Using a rarely invoked legal provision, the Trump administration announced on April 20, 2017, that it will self-initiate an investigation into steel imports. Under section 232 of the Trade Expansion Act of 1962
(19 U.S.C. §1862), the administration is allowed to impose duties or other import restrictions based on a finding that the importation of articles threatens to impair the national security.
By turning this import dispute which in the past has involved “unfair” practices such as low pricing or subsidies into an issue of national security, the administration has made the decision largely unreviewable by the courts. Further, because of the nature of the case, it is likely that much of the information relied upon by the administration will not be revealed to importers, purchasers or foreign producers, nor made public, based on national security or confidentiality claims. By law, an investigation must be completed and a report submitted to the president by the Commerce Department within 270 days. It seems possible that the report will be completed earlier, however.
The administration has not revealed which steel products will be covered by the investigation or stated the specifics of why it believes continued imports are a threat to national security, although it has identified the steel industry as a core industry. The administration also has not yet announced any schedule. The Commerce Department said that it will determine if “steel imports cause American workers to lose jobs needed to meet security requirements of the domestic steel industry.”
What This Means to You
Imports just under Chapter 72 of the Harmonized Tariff Schedule (which covers basic steel products) totaled almost $19 billion last year. The exact breadth of this case should be announced soon. Thus, if severe restrictions were to be imposed, the disruptions to U.S. users of the products would likely be very significant. Moreover, the possibility of retaliation by other countries is a real possibility.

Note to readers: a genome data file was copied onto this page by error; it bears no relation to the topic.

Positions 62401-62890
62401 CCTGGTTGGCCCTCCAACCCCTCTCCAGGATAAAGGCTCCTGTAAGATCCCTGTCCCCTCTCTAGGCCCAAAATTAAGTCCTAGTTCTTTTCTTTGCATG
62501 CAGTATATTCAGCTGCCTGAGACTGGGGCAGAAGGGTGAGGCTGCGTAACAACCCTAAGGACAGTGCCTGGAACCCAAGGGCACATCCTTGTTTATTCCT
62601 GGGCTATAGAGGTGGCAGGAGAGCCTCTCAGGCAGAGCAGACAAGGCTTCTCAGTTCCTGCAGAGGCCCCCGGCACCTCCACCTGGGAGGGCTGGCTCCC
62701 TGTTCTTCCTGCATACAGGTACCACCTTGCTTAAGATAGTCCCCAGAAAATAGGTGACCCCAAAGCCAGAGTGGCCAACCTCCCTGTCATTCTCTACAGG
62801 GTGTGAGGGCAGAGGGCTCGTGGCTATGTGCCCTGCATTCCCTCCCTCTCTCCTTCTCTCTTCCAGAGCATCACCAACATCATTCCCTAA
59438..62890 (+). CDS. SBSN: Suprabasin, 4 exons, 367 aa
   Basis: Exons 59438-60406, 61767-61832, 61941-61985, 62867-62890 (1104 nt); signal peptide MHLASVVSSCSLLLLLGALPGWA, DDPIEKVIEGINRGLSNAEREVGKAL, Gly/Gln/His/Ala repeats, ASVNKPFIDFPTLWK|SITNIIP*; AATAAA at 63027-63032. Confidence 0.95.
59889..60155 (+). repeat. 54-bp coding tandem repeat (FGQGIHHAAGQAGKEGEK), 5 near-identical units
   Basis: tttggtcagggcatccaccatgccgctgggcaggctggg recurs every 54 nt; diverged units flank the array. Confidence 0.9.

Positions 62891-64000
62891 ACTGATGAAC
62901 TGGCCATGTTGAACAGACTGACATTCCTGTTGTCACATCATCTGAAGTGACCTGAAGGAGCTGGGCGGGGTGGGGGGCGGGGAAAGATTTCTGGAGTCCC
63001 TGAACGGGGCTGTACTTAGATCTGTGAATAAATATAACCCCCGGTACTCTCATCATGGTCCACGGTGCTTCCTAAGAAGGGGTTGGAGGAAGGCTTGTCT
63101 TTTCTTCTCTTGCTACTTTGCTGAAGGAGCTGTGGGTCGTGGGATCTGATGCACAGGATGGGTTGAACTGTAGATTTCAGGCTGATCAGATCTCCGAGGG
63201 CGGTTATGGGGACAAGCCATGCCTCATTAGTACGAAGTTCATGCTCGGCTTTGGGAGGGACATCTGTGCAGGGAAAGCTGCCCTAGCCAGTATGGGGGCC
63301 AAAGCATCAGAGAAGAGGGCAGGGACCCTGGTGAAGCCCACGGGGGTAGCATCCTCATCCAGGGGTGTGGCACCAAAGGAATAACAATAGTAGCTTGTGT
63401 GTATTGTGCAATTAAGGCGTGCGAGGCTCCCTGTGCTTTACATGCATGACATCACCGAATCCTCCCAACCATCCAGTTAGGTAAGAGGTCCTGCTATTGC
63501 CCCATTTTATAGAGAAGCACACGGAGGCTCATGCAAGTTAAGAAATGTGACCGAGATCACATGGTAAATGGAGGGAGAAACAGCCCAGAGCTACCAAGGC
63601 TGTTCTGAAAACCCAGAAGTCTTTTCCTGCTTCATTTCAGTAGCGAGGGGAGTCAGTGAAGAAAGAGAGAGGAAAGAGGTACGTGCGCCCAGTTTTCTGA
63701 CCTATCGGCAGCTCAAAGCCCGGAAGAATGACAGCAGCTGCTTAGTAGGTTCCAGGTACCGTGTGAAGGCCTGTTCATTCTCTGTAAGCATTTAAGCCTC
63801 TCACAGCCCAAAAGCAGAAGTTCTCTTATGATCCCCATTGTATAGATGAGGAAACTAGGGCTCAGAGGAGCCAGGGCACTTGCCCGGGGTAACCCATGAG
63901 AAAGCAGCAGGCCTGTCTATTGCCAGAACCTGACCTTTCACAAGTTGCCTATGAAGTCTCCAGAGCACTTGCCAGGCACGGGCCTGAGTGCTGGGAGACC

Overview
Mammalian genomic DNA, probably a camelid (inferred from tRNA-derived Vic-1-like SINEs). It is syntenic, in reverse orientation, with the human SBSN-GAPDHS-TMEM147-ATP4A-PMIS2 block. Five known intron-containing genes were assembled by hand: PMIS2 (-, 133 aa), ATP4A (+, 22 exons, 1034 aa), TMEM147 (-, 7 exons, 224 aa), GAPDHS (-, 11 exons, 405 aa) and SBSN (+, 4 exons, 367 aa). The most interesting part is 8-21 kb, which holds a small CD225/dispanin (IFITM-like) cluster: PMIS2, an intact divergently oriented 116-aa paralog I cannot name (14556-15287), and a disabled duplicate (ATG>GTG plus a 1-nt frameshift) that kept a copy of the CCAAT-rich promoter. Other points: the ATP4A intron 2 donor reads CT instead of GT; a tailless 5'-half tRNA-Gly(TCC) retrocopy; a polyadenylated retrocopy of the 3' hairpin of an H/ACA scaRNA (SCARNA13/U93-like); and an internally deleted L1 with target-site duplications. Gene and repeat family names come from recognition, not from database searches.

While the exact process has not been announced, we believe there will be a procedure to exempt or distinguish certain countries or certain products. U.S. and other companies affected by this case should contact members of Congress and work with the administration to ensure that their interests are taken into account. That effort should combine technical expertise on the tariff and enforcement mechanisms of the government with an ability to advocate strongly within the Congress and administration. We will provide additional client alerts as more information becomes available.
For more information on how this development may impact your business, please contact Jeffrey S. Neeley or another member of Husch Blackwell’s International Trade & Supply Chain team.